Black Cohosh has been used to treat rheumatism and to relieve muscular and neurological pain.

Traditionally used to treat feminine disorders and it is claimed to relieve difficult menstruation and uterine cramps and is also used in late menstruation.

Black Cohosh has been used to treat hypertension.

Many believe that this plant may have a beneficial effect on hot flashes caused by menopause.

Native Americans used it to treat snake bites.

Black Cohosh is considered as an antipoison for all sorts of bites (bees, mosquitoes, spiders, snakes).In folk medicine, Black Hoshos has long been used in fomentation (cloth soaked in the extract and applied externally) for headaches, tense nerves, migraines,epilepsy, insomnia, meningitis and internally to increase the intensivity of uterine contractions during delivery.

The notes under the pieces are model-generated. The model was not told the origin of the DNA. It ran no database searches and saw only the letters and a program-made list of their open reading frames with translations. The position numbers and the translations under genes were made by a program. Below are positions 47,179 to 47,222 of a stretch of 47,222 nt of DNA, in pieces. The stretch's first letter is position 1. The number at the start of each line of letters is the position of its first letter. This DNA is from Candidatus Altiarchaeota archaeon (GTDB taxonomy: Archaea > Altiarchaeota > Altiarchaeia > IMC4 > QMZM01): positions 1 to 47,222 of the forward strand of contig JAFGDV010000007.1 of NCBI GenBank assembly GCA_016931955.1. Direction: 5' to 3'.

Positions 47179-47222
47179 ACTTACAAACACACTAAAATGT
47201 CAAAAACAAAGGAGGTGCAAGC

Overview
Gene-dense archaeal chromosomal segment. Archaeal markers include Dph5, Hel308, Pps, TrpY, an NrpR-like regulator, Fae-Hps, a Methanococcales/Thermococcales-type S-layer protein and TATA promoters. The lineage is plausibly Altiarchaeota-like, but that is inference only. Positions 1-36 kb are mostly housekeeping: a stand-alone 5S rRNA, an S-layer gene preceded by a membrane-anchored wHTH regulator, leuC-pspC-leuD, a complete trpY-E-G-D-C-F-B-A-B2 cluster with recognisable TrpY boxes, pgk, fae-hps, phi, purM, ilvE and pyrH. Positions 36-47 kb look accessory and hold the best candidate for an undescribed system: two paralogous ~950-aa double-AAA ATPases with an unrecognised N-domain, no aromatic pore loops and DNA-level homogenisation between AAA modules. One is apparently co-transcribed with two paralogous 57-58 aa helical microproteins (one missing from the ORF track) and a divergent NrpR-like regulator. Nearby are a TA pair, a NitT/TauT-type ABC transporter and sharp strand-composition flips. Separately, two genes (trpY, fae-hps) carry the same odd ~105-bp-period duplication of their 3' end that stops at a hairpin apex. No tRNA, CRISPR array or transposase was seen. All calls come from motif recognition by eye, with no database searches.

Common names: Black Cohosh, Baneberry, Black Snakeroot, Bugbane, Squaw Root, squaw-root.

Parts used: Roots.

Contraindications

Black Cohosh should not be used during early pregnancy.

Side Effects

Potential toxicity associated with excessive consumption. May cause headaches.

Dosage

10 to 60 drops three time per day. Externally, apply profused on bites and stings. Sensitive people should use minimal dosage.

References: TALALAJ, S. & Dr A.S., CZECHOWICZ, Herbal remedies harmful and beneficial effects, Hill of Content, Melbourne, 1989.
The Lawrence Review of Natural Products, Facts and Comparisons, St-Louis MO, 1996.
HOWARD, Dr. A. B., Herbal Extracts, First Edition, The Blue Goose Press, Michigan, 1983.